Passion? Damn, son. Passions tend to suck at paying for stuff. And I like stuff.
Besides, if you’re a professional writer shouldn’t you have a grasp of how to write just about anything?
Timing? You click “publish” and you’re done.
You want to put more work into it? It won’t be too hard for you to chug out a 40-50k novel that follows a formula for a standard successful storytelling in a month. Remember, NaNoWriMo thinks just about everyone can chug out 50k in a month. You’re a professional, veteran writer. If this is your full-time job, you can do it in 2-3 weeks. During the time you’re writing you can hire an editor and an artist and ding-ding-ding you have a Hot Pockets book.
Besides, talking about passion, do you think there’s a lot of market appeal to a book that’s so personally you?
Sometimes a book is too much you and sometimes that’s not a good thing. That’s when a writer is just doing a self-pleasing (there, friends, I didn’t use the word “masturbatory”) project and hoping that people might like it.
Hell, that writer might not even be thinking of readers. If your protagonist is a half-orc, quarter-dragon, quarter-boar stripper named Borga Do’Kora (stage name being Danger Dick) who’s day job is a tax accountant, maybe you really did not give a chicken’s ass on a donkey’s spit about the readers.
And that’s fine. Writing, in its best form, should be reflective and a fragment of your being. Even if that’s a half-orc, quarter-dragon, quarter-boar stripper who’s favorite food happens to be pickled eggplants.
But if we’re talking about making money, the whole story changes.
Wow, the last one was so damn long. I’ll keep this short. You know how you improve your mile run right? You keep running.
But as you keep running, you’ll run into some hurdles along the way. Maybe your ankles will start to hurt, maybe you’ll run into better runners, and maybe some literal hurdles. It’s called gaining experience.
And sometimes, it’ll hurt. They might say you have ugly shoes, ugly face, and that you look downright silly running.
But someone wise once told me… Just kidding. I read this on Tumblr.
“Writer’s who are afraid of rejection are like boxers who are afraid of getting punched. You’re in the wrong line of work.”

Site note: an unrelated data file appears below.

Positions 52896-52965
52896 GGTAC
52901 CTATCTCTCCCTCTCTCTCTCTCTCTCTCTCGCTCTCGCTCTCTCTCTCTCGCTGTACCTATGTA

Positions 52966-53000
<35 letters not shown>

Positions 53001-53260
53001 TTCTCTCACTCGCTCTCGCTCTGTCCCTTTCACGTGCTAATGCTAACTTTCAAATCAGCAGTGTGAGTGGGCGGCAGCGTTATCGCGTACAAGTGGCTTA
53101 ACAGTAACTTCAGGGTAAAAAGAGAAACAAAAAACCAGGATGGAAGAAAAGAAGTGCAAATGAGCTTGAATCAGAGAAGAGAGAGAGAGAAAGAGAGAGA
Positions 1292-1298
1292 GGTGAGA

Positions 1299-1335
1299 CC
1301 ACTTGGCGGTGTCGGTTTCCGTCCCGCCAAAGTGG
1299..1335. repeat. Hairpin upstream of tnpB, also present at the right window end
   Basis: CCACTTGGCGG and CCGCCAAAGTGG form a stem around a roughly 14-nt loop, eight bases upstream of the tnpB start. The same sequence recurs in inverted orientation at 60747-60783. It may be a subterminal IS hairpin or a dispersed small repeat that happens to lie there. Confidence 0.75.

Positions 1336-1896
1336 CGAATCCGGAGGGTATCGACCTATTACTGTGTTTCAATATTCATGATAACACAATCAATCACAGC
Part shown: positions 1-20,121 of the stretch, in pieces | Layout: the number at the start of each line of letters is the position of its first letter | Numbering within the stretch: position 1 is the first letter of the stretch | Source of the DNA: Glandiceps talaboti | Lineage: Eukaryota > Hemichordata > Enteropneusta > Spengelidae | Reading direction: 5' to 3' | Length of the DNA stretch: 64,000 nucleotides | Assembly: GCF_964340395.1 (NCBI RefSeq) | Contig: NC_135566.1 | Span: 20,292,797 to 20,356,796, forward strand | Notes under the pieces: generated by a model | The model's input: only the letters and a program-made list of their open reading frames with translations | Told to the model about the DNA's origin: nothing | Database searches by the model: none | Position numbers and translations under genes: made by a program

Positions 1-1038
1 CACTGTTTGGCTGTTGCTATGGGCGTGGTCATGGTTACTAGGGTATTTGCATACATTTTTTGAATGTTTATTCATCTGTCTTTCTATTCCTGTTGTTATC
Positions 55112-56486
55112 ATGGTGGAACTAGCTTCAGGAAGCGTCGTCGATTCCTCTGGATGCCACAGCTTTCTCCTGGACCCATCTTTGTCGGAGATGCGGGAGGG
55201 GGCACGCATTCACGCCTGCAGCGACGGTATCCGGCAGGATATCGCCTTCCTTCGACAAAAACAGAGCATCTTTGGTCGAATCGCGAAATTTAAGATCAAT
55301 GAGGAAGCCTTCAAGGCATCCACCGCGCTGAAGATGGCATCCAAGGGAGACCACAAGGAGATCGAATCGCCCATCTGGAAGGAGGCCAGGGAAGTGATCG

In every aspect of our lives, we should welcome valid criticisms. In writing, we have to take-and-thank any sort of feedback we can get and sort it through ourselves like beggars on the street corners Aurora ave in Seattle.
And a lot of times… the greatest of criticisms will come from our own failures. It’s okay to fail despite what my mother says. What’s not okay is to let failures just be failures. Then you’ve wasted your time.
Don’t give up. Everything’s hard and writing as a craft has been around since the beginning of written language. You don’t have to try to rewrite the rule book, the legacy, or try to be the next big thing. Just enjoy it and see where it takes you.
If someone says you suck–say thanks. What can I do to be better?
If you think you suck–well, I suck. What can I do to be better?
And I’m not saying having that attitude is easy. It’s tough. Hell, I always get salty and pissy and depressed about myself and my life. And sometimes about my writing!
But that’s the process of “Keep Writing”. You’ll get better as long as you keep challenging yourself and keep yourself honest. Make sure the cycle of depression and persistence keeps turning. There’s no fast lane here. It’s just gaining experience.
Or just give up. It’s your life. Why are you doing this if you’re not enjoying it unless you’re trying to pay bills with it?
It’s okay not to be a writer. It’s okay not to be a professional writer. I’m sure your friends and family will be happy to hear that you decided not to be an artist anymore and decided to be a Tax Accountant and go make a happy, comfortable living without having to worry about your future.
But if you’re not going to give up, keep running. As you keep running, you’ll also learn how to enjoy running better. And hopefully, y’know, you’ll keep researching into how to run better because that’s part of keep running.
Like forms and stuff.
This got too sentimental for my taste.
AND I SAID HEY-EY-EY-EY! HEY-EY-EY-EY!
I SAID HEY!
TUPAC KILLED JFK!
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I’m sure any writers who don’t retire after NaNoWriMo is over will know exactly what I’m talking about.
You’re browsing through your favorite writing forums as you relax on the comfort of your gluteus maximus resting against your glorious throne (in my case a $50 dollar chair from Costco).
You chuckle at the plebians crying for help and you dowse yourself with a reality check for your daily dose of crippling depression about your own writing.
Or, I don’t know. Maybe you just had nothing better to do on the toilet.